In 1987, when I was nine years old, I was living in the tiny village of Afşin, Turkey, with my grandparents — my grandfather was working on a coal refinery project for TEK (the Turkish electric company). We lived in a little compound for the expatriate workers, made up of a few blocks of Soviet-style apartment buildings, some small brick houses, a commissary that kept us in American and European cereal and bootleg VHS tapes of American TV shows, and a pub that served Turkish Efes beer and the most amazingly wonderful greasy-as-hell pizza I’ve ever eaten.
There was also a “library” of sorts: a small storage room in the basement of one of the buildings, filled with paperbacks and book club editions of pop novels and such. It never occurred to me, until this moment, to wonder where the books came from; I guess they were just donated by various people working on the projects over the five years or so they were there.
I was a bibliophile, even at nine years old. I learned to read rather astonishingly early — my mother says I was reading signs aloud at the age of about eighteen months — and I’ve been a speed-reader my entire life. By the time I ended up in Turkey, I was already reading at least at a high school level. I devoured books, and still do to this day (one of the many things I have in common with my wife). By the time I discovered our compound’s little library, I had probably already read all of the books I’d brought with me from America, as well as the Asterix The Gaul comics my grandparents had picked up for me in Istanbul.
So I was eager to find something new in the maybe half-dozen shelves of the library. But most of it was Harlequin-style romance, a few technical engineering manuals, Harold Robbins and Stephen King, whom I was terrified of. (It took me at least a year or two after returning from Turkey to get into Big Steve’s stuff.) Nothing that looked really interesting to me.
And then I found a small Pan Books paperback, well-worn already, with a picture of a little green grinning sphere on the cover giving the reader a raspberry, and a giant hand with a thumb on it. The title was The Hitchhiker’s Guide To The Galaxy. The author was Douglas Adams.
I picked it up, sat down on the floor of the library, and began reading. When I got to the sentence “The ships hung in the air in much the way that bricks don’t,” I was absolutely hooked…and I have been ever since.
Fast-forward many years, to May 11, 2001, ten years ago to the day. I was living in Seattle at the time, in the middle of, shall we say, difficult circumstances. I turned on my computer, logged on to Yahoo! News, and saw the headline: “Author Douglas Adams dies”. The article said that Adams had died while exercising at his home in Santa Barbara. He was exactly two months past his forty-ninth birthday.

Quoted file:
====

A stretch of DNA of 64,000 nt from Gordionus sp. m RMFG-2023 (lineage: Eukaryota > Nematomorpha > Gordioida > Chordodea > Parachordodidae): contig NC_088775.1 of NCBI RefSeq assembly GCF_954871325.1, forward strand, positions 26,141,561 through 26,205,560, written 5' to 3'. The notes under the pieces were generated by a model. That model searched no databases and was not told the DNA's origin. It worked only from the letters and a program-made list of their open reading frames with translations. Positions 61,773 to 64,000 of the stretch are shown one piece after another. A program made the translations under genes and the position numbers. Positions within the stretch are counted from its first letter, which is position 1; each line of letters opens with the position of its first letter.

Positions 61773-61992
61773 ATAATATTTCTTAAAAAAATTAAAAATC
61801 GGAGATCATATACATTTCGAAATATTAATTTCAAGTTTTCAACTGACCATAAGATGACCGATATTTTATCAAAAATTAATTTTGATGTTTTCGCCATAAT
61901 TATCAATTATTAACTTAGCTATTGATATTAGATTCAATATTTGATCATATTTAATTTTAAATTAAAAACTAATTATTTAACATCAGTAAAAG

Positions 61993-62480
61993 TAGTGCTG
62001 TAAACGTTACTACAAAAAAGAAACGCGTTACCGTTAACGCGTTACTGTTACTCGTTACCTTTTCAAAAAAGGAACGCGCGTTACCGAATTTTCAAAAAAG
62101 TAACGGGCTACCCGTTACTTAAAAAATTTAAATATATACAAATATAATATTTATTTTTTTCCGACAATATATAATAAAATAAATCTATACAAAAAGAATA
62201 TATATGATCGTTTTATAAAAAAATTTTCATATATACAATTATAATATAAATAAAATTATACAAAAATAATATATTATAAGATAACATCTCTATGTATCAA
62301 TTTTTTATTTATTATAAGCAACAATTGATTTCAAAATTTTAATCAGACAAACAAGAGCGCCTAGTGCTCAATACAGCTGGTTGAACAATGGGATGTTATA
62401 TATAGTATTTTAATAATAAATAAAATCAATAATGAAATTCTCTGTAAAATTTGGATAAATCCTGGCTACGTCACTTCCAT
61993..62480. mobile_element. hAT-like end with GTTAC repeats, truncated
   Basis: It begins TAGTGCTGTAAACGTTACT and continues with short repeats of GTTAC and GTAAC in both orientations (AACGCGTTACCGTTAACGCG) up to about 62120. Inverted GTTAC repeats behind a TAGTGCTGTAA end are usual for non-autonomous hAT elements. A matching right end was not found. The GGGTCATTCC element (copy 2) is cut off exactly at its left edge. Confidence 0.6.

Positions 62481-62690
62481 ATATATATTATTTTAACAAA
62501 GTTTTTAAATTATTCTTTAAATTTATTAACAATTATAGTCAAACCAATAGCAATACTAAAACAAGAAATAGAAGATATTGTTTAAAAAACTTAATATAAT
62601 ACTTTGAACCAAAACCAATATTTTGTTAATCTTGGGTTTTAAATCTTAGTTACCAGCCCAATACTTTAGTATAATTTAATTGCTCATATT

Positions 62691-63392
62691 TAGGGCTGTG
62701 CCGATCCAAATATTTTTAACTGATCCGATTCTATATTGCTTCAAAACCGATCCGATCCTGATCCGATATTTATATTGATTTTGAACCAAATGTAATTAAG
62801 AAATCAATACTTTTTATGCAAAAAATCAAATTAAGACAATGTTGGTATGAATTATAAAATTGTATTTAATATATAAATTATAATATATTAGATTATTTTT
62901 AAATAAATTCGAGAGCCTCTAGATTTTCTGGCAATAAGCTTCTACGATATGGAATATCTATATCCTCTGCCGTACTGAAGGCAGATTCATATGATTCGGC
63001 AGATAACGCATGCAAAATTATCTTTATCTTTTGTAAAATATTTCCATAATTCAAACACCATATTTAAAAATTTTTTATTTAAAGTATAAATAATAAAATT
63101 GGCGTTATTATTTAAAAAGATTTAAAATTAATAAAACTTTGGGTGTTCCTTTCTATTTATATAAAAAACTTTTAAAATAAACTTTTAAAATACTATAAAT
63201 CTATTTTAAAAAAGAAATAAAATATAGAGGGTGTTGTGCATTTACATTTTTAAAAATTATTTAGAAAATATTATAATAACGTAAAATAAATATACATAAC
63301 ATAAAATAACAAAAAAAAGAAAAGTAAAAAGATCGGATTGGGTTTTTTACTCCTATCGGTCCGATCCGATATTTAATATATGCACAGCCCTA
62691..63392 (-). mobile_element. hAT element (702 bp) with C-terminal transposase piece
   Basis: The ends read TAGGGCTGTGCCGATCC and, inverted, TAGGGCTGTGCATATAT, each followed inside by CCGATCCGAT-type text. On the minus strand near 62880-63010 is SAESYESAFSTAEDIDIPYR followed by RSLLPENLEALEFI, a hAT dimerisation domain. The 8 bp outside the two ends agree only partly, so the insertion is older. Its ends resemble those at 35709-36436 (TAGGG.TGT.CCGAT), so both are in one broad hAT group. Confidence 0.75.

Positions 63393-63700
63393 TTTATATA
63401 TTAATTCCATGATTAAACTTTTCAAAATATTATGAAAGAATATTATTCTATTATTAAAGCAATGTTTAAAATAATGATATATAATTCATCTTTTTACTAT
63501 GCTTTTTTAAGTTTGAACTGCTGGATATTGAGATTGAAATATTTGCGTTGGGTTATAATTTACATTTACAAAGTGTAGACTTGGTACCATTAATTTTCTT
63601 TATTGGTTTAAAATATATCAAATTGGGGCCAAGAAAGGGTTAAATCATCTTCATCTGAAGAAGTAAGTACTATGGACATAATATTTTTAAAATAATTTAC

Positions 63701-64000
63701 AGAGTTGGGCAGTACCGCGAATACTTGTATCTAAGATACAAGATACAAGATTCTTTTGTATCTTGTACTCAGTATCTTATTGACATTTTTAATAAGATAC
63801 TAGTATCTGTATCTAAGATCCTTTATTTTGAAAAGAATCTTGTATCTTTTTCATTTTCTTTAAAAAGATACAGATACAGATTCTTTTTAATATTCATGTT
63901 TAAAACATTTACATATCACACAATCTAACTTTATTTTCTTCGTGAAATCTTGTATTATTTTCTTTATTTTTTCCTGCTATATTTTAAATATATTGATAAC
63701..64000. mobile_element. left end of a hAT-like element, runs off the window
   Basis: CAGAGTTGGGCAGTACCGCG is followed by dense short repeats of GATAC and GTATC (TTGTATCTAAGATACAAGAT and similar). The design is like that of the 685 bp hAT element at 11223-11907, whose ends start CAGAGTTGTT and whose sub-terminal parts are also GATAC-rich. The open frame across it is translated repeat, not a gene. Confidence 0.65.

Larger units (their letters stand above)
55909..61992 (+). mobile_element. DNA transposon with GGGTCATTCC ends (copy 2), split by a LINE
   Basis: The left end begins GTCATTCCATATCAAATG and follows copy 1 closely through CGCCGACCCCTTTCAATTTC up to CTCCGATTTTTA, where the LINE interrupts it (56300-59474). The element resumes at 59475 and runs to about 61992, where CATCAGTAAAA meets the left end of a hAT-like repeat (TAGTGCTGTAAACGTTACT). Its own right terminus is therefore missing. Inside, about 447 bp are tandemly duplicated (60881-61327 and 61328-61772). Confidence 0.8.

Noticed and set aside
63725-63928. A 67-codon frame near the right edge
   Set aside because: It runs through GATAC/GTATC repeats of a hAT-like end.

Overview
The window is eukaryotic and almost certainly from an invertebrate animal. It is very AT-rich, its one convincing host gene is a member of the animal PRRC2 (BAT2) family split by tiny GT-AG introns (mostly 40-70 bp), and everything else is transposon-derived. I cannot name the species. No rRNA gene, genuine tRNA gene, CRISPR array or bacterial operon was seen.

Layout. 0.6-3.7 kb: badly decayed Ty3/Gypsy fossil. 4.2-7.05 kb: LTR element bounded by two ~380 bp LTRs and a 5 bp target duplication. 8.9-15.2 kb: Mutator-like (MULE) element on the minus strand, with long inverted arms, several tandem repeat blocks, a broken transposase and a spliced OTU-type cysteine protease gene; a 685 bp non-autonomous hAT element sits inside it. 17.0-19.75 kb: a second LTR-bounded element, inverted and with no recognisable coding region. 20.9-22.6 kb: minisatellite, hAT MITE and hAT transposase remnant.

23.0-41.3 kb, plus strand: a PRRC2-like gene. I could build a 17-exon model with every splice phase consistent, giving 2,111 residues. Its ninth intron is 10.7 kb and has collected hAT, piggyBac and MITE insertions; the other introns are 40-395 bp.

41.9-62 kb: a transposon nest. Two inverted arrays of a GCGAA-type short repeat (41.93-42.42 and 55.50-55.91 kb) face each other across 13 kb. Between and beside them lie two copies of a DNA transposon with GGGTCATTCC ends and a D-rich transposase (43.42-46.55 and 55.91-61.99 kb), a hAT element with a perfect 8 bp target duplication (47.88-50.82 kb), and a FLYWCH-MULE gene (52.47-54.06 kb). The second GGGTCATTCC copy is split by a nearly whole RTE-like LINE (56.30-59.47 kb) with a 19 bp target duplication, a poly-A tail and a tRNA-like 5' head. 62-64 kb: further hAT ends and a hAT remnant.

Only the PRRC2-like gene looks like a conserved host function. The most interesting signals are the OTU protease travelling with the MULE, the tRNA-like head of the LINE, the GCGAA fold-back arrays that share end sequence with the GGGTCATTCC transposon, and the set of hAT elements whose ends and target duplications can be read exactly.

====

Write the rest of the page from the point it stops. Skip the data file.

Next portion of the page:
I went outside, and I sat on the little concrete stoop of the house I was living in, and I cried. I cried as if a close friend had died, despite the fact that I never met Douglas Adams and only had one very brief email correspondence with him. (It consisted of me asking to interview him for a magazine and him promising to let me do so once the novel he was working on, The Salmon Of Doubt, was finished, which he expected to be very soon. That was 1996. He still hadn’t finished it at the time of his death. That was, as I understand it, par for the course for Adams.)
In many ways, Adams was responsible for making me who I am today. I found his work at an extremely pivotal moment in my mental development, when the world was just beginning to really open up for me. Something in me responded instantly to his particular type of existential absurdism, even at the tender age of nine. I was a terribly geeky kid, obsessed with physics and astronomy and computers, and the worlds of Arthur Dent and Dirk Gently were the kind of worlds I wanted so desperately to live in — worlds where particle physics formed the basis of all the best parties. Anyone who knows me and knows his work can probably guess that the foundation of my sense of humor lies in Adams’s work. Adams opened me up to a whole world of new ideas — Monty Python, P.G. Wodehouse, Doctor Who. (I even forgive him for his occasional digs at Rolling Stones fans.)
By all accounts, Douglas Adams was a kind, funny, excitable, garrulous and very large man who seemed incapable of ignoring the wonder of the world he found himself in. His intellectual curiosity — and ability to always place even the most monumental of events, ideas and scientific theories into a very silly frame — has been an inspiration to me my entire life. Though I never met him, I miss him terribly — I miss his voice — and I am envious of those lucky people who got to know him and have him in their lives.
Man, I wanted to be Ford Prefect so bad. I used to throw myself at the ground, trying to miss.
It never worked. But I still keep trying.